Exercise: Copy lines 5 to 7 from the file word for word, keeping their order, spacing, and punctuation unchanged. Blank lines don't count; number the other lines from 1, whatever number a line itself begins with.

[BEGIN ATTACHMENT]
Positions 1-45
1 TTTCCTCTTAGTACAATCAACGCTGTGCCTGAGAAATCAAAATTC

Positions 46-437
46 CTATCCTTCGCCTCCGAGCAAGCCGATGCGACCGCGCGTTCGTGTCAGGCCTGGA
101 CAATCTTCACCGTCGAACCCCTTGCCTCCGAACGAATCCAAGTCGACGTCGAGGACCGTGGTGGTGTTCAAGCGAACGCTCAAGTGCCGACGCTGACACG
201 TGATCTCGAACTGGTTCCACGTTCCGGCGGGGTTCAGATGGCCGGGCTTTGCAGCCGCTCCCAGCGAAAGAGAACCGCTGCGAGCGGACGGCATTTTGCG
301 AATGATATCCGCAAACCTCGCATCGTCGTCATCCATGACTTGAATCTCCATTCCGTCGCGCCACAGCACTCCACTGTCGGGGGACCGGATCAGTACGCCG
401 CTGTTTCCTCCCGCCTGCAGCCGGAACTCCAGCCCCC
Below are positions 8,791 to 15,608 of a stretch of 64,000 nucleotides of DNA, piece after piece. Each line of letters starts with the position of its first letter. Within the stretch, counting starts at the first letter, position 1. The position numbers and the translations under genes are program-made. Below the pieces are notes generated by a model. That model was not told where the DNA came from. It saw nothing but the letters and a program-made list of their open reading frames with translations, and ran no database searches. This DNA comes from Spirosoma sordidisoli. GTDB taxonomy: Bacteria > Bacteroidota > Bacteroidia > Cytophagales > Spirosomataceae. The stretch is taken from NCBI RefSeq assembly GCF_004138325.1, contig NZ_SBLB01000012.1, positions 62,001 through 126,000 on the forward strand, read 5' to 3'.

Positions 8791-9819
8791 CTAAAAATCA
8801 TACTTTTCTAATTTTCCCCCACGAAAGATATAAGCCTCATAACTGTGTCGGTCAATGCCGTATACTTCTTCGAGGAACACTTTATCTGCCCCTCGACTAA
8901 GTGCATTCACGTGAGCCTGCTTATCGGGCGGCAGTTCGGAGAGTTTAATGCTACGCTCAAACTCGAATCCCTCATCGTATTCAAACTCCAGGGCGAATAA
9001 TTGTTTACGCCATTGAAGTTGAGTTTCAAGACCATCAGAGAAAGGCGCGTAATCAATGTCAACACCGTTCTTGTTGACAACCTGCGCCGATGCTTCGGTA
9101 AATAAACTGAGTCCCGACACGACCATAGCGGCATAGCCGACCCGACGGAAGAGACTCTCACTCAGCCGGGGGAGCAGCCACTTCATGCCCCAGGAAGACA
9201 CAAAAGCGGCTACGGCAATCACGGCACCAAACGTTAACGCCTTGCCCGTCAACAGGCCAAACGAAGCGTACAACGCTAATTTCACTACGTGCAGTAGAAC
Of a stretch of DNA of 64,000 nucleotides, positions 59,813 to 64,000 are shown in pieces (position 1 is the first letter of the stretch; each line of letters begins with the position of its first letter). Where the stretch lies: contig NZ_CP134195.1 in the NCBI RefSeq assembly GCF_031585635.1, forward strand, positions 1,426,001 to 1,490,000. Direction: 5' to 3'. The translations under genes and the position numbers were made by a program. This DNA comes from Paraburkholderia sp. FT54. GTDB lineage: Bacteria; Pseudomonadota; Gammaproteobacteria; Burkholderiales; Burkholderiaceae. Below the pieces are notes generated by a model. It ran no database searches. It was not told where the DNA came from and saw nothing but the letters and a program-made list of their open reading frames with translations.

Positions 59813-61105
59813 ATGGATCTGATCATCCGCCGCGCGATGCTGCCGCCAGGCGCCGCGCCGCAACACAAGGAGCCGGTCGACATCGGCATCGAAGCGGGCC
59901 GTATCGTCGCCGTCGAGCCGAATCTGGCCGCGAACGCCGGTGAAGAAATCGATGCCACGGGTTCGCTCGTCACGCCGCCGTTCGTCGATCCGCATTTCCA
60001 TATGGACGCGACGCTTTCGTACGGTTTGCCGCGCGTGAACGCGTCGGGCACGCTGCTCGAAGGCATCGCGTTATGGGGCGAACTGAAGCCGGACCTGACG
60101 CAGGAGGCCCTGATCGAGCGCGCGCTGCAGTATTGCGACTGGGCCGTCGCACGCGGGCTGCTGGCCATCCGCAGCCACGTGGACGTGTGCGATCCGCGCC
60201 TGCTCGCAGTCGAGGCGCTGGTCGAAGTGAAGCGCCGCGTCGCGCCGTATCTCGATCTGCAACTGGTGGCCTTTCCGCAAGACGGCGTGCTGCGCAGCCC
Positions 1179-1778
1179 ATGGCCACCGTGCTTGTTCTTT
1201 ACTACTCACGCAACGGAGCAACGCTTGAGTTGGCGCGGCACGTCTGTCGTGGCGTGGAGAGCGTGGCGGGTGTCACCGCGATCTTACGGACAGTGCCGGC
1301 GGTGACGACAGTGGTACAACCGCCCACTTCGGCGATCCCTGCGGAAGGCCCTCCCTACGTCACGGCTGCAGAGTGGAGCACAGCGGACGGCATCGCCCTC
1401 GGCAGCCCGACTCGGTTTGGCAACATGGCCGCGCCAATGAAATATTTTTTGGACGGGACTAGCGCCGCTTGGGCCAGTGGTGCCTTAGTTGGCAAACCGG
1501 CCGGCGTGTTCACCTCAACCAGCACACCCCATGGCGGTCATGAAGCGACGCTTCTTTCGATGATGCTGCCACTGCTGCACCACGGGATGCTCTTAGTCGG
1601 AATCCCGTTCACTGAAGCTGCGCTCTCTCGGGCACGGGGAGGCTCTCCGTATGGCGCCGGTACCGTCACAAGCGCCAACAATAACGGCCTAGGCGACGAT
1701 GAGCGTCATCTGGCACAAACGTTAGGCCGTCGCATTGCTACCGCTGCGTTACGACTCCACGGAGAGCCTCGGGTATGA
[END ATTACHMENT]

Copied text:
101 CAATCTTCACCGTCGAACCCCTTGCCTCCGAACGAATCCAAGTCGACGTCGAGGACCGTGGTGGTGTTCAAGCGAACGCTCAAGTGCCGACGCTGACACG
201 TGATCTCGAACTGGTTCCACGTTCCGGCGGGGTTCAGATGGCCGGGCTTTGCAGCCGCTCCCAGCGAAAGAGAACCGCTGCGAGCGGACGGCATTTTGCG
301 AATGATATCCGCAAACCTCGCATCGTCGTCATCCATGACTTGAATCTCCATTCCGTCGCGCCACAGCACTCCACTGTCGGGGGACCGGATCAGTACGCCG